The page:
Finally, their feedback is taken on-board in Samsung’s yearly employee survey that is designed to record the perceptible nuances on loyalty and engagement that exist between permanent and contingency workers.
Q What do you think HR should do more of and less of when it comes to addressing the contingent workforce?
- HR needs to incorporate better systems that capture the knowledge inherent in giggers who have worked in different organisations or industries and that can be applied to the company. This can be through organising sharing sessions or creating a knowledge bank that captures key learnings.
- HR needs to provide more holistic leadership development for contingent workers that can build their leadership capabilities within a shorter duration. Most giggers are just used to deliver tactical outcomes but neglect that they are leaders in their own rights too.
- Engagement programs should be designed to cater to their shorter employee journey within the organisation and quite importantly, take into account that some giggers do return to work on other projects and they are as important as an employer brand ambassador.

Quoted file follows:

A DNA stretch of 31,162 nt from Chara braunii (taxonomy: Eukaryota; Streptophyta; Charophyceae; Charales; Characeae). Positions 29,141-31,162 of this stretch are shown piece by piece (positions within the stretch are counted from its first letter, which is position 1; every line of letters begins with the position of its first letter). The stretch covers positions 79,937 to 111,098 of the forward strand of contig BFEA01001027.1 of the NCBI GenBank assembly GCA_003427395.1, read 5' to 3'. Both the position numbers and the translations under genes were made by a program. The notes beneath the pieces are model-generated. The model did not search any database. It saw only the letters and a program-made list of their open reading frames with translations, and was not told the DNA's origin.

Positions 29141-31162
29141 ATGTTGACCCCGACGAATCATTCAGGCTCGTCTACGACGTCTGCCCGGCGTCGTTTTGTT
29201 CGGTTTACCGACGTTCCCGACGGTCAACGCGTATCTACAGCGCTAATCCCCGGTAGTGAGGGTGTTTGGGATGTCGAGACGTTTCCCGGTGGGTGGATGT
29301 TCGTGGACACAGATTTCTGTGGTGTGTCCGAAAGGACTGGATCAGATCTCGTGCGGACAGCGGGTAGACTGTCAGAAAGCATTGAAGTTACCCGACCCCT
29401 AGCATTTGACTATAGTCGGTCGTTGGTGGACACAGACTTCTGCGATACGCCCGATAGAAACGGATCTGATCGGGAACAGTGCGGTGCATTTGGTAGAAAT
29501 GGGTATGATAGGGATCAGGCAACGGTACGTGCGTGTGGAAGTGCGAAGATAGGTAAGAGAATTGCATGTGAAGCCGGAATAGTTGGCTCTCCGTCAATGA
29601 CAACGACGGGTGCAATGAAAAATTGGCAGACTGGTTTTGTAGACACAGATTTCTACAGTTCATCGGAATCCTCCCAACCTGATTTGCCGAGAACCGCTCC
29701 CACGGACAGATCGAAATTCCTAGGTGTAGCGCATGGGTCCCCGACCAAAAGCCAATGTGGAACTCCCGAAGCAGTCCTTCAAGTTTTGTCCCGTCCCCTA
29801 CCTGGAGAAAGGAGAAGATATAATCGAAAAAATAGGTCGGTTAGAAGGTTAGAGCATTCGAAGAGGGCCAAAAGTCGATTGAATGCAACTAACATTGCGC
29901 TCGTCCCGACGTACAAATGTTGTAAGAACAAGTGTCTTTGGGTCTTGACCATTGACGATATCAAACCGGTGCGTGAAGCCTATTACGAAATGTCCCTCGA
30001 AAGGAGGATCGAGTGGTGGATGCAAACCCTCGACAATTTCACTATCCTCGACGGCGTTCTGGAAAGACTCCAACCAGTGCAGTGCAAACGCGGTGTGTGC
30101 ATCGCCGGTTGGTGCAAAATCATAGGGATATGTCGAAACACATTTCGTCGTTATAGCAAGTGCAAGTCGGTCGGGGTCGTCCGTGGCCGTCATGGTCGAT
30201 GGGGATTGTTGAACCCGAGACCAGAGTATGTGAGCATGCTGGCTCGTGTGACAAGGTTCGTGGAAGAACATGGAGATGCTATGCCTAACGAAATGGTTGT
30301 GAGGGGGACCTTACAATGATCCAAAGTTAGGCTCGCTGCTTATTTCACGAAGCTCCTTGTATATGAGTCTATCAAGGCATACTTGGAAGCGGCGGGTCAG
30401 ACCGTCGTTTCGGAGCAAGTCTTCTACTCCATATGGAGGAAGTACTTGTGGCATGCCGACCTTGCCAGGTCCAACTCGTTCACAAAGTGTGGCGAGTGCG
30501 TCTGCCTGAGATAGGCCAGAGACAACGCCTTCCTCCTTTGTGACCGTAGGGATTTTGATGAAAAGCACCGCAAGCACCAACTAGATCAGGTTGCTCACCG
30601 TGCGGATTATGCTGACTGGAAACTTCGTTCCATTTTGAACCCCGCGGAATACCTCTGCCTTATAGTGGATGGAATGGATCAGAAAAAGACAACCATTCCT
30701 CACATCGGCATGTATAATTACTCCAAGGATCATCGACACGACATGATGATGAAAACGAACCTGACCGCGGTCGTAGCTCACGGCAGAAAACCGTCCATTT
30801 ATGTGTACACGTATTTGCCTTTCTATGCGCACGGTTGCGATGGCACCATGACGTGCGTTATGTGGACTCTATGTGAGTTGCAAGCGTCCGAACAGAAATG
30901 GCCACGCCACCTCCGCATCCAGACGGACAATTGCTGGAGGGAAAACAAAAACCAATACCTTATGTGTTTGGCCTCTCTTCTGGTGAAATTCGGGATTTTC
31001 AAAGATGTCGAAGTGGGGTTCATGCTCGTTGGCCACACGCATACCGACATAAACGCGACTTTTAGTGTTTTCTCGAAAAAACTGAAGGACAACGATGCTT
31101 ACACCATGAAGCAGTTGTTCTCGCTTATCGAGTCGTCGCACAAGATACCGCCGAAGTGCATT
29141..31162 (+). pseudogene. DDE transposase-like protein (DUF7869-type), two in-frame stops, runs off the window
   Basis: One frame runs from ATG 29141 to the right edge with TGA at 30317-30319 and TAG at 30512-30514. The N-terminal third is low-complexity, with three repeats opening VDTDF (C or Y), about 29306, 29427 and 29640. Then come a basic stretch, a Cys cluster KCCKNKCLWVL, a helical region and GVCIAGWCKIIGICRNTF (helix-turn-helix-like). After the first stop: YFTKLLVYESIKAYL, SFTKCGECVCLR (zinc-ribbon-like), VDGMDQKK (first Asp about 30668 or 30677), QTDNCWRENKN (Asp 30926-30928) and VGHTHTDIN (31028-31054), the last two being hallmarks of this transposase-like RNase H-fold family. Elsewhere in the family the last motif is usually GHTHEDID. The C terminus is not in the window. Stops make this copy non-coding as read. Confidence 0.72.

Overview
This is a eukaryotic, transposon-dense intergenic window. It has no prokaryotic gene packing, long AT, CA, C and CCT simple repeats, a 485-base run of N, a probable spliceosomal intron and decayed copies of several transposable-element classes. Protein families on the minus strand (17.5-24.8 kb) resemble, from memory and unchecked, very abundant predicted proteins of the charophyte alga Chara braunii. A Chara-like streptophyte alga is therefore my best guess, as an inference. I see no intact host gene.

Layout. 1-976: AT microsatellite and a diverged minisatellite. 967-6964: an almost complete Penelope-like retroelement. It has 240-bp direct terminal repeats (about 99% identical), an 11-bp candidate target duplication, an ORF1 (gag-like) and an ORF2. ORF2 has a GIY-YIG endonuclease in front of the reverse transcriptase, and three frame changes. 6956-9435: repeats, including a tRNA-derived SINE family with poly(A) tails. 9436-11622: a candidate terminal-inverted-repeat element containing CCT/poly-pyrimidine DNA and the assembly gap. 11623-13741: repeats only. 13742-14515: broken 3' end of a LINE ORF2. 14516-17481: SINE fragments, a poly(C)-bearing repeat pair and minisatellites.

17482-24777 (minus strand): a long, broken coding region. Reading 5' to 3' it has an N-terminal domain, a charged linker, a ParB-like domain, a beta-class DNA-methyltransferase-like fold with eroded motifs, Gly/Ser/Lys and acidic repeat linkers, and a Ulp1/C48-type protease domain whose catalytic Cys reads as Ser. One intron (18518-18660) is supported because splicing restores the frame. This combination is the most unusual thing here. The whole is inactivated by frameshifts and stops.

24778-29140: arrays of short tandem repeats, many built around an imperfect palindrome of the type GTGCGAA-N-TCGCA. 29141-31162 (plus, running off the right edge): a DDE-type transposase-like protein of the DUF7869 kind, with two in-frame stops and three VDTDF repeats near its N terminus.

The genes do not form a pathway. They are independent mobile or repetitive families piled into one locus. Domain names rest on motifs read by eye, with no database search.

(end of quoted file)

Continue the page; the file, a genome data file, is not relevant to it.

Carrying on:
- HR should also provide clarity on their growth and upward mobility options.
- HR needs to review complex approval processes and structures that impact their experience and at worst, hinder their ability to perform on the job.
- Also avoid burdening staff with too much administrative work that isn’t part of their job scope.
- Finally, avoid long hiring processes which are bogged by application processes. This will impact a company’s ability to hire fast. Talented giggers are ready now! If your hiring process is long, someone else will take them.
Q What do you want delegates to get out of your session during the Learning & Development Asia 2019?
I have four key key takeaways. They are:
- The gig economy is here. Companies need to adapt fast or lose out on talent.
- Companies should build an employee journey that takes account the duration of their contingent worker’s contract – from hire-to-end and in between as some may return to work with your organisation in higher level positions.
- Train and develop your giggers. They’ll remember the opportunities that exist within your organisation and the best ones will seek to return.
- When their contract is finished, make sure the talent returning to the job market can proudly sell your employee brand to a fast emerging talent pool.
Catch Chen Fong Tuan’s session at #LearningDevelopmentAsia this 25-26 September 2019 happening at Aloft KL Sentral as he addresses learning and development for the alternative workforce: training for the gig economy.
Visit the event website to check out the stellar speaker list and reserve your seat! Or you can simply email our friendly colleagues at email@example.com and firstname.lastname@example.org to find out more.